Thank you very much, Mr. Chair. And I'm glad to see that none of your committee members yelled “Debate” when you mentioned how the chair looked. I thought it was obviously a sign of respect for the chair.
Thank you, Mr. Chair.
I welcome this opportunity to bring committee members up to date on activities within my portfolio.
With me today are Michael Wernick, Deputy Minister of Indian and Northern Affairs Canada, and Nicole Jauvin, President of the Canadian Northern Economic Development Agency.
The main estimates before this committee reflect the resources we are asking Parliament to appropriate, to fulfill the many responsibilities of my mandate as minister. You mentioned that the other supplementaries are also included in this discussion. I'd be very pleased to answer questions on these estimates following my opening remarks.
However, I would like to first talk about the key issues on which I want to focus in the next 12 months. Many of these you will recognize as they are a continuation of our long-term agenda to make tangible improvements to the quality of life for aboriginal and northern peoples and communities. As the Speech from the Throne and budget 2010 reinforced, our government remains committed to building a stronger, healthier relationship with aboriginal people and to realizing the vast potential of Canada's north. We're focusing our efforts on achieving a real and measurable difference in the lives of aboriginal people and northerners.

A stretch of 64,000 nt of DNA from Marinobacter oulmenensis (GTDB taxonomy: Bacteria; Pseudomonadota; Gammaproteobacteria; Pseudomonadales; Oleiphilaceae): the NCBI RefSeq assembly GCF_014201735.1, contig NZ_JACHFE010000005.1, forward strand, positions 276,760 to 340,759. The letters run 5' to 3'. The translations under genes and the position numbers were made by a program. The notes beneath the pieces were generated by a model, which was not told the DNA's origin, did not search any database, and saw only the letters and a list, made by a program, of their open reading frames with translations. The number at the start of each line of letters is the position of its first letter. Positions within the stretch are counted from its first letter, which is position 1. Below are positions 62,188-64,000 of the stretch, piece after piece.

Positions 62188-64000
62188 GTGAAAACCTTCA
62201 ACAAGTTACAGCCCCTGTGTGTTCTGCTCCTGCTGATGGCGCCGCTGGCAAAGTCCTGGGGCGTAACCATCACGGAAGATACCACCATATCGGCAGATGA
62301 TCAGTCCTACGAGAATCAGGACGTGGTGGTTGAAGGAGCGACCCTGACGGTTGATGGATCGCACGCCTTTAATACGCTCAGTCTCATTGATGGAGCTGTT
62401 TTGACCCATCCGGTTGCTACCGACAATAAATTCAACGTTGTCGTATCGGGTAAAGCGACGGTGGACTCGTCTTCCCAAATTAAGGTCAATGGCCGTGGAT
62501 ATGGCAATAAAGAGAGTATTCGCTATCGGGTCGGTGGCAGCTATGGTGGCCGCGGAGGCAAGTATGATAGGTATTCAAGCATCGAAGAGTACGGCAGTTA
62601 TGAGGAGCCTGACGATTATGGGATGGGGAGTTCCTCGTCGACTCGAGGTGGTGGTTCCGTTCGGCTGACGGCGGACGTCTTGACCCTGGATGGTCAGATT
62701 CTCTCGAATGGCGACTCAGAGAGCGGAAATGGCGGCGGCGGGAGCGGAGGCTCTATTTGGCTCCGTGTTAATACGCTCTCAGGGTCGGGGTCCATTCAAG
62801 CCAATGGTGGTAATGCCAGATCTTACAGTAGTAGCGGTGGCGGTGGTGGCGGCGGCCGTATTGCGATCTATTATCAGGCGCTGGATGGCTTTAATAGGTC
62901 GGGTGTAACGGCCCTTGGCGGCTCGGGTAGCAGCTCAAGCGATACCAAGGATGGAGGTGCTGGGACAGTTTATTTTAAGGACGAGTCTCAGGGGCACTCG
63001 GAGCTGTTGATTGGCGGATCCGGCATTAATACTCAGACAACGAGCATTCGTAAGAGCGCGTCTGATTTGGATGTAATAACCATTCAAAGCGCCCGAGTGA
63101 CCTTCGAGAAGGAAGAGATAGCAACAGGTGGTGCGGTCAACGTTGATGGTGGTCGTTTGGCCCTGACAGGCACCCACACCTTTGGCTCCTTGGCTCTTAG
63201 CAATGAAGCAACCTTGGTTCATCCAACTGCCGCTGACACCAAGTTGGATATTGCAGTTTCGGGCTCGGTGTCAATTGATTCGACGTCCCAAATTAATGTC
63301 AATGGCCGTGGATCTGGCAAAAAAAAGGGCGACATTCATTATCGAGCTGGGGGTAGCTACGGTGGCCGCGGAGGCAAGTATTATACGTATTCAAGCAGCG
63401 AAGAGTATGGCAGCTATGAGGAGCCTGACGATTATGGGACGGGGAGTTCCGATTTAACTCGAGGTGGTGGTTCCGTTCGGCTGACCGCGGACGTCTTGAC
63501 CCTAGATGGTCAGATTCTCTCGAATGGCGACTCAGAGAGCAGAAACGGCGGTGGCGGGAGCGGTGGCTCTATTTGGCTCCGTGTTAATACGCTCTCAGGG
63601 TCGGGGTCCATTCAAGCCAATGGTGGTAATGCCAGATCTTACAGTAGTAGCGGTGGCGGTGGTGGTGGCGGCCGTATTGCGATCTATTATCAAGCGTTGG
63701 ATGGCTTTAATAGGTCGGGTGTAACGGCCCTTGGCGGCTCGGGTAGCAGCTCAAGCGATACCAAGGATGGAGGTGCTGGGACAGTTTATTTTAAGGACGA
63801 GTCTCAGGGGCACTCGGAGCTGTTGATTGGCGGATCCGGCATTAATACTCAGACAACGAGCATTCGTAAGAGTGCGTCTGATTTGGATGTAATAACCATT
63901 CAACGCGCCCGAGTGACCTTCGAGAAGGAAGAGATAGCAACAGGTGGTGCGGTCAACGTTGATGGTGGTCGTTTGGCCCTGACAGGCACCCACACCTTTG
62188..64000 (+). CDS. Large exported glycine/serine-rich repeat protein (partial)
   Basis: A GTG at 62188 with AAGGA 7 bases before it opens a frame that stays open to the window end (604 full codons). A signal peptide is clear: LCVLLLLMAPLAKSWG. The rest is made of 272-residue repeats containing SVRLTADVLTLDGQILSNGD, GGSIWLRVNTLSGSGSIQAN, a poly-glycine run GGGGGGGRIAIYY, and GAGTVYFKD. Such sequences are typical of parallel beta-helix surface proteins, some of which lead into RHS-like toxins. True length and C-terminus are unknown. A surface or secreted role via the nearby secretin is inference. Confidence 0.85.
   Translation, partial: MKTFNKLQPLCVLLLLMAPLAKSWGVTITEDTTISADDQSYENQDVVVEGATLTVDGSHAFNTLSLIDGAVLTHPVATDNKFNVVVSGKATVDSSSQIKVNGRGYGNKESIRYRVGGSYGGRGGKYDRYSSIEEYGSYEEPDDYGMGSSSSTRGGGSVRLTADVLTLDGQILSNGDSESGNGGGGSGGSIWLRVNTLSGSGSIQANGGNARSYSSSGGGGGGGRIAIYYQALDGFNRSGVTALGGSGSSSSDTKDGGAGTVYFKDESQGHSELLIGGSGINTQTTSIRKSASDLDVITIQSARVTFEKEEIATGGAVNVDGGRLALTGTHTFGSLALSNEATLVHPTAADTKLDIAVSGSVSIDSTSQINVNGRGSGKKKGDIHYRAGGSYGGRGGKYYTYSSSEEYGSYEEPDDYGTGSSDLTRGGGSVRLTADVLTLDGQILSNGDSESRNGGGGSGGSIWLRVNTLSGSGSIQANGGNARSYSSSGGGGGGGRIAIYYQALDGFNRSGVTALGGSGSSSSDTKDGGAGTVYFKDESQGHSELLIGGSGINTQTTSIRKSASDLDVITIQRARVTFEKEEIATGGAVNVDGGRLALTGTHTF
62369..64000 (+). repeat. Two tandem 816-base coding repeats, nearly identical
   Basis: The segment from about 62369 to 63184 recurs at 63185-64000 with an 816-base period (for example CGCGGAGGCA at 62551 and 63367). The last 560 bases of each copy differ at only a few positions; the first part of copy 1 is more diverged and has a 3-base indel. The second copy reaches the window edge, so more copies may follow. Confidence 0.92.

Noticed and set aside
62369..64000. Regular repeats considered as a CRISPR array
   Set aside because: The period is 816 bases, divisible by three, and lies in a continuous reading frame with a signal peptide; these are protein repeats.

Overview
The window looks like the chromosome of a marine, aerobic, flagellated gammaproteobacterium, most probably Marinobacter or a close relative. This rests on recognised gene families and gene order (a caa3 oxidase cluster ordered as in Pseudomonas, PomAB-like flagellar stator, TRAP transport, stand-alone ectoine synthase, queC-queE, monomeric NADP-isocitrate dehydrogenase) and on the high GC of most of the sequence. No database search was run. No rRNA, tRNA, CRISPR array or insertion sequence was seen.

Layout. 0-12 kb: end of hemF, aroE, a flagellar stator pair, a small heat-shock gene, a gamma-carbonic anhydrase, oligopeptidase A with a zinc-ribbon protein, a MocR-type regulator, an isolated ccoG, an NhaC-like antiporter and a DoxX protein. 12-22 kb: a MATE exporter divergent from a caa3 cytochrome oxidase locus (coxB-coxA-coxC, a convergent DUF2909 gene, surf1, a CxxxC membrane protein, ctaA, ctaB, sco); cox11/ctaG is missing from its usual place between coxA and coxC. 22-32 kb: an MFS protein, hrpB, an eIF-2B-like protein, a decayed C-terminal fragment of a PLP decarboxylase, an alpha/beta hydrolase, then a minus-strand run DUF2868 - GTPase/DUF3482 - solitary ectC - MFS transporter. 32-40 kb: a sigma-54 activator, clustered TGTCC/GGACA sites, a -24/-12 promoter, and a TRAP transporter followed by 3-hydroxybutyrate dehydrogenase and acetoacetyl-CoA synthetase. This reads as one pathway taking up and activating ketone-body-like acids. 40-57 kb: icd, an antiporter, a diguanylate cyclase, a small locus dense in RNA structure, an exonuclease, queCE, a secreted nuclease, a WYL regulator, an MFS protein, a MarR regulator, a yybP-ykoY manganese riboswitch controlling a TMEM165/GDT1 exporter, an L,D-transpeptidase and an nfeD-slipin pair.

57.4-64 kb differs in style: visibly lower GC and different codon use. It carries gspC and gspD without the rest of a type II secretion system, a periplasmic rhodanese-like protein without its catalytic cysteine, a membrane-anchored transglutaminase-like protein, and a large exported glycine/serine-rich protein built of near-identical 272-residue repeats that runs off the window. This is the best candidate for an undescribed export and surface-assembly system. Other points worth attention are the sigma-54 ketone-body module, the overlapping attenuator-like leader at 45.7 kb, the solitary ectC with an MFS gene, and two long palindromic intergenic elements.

And we are making steady progress.
A special acceleration of these efforts came from Canada's economic action plan. Our government earmarked $1.9 billion over two years for investment in aboriginal skills and training, in housing and infrastructure, and in support of the northern strategy. I've been pleased to table quarterly progress reports on these investments, most recently in March of this year. All these reports are available on my department's website.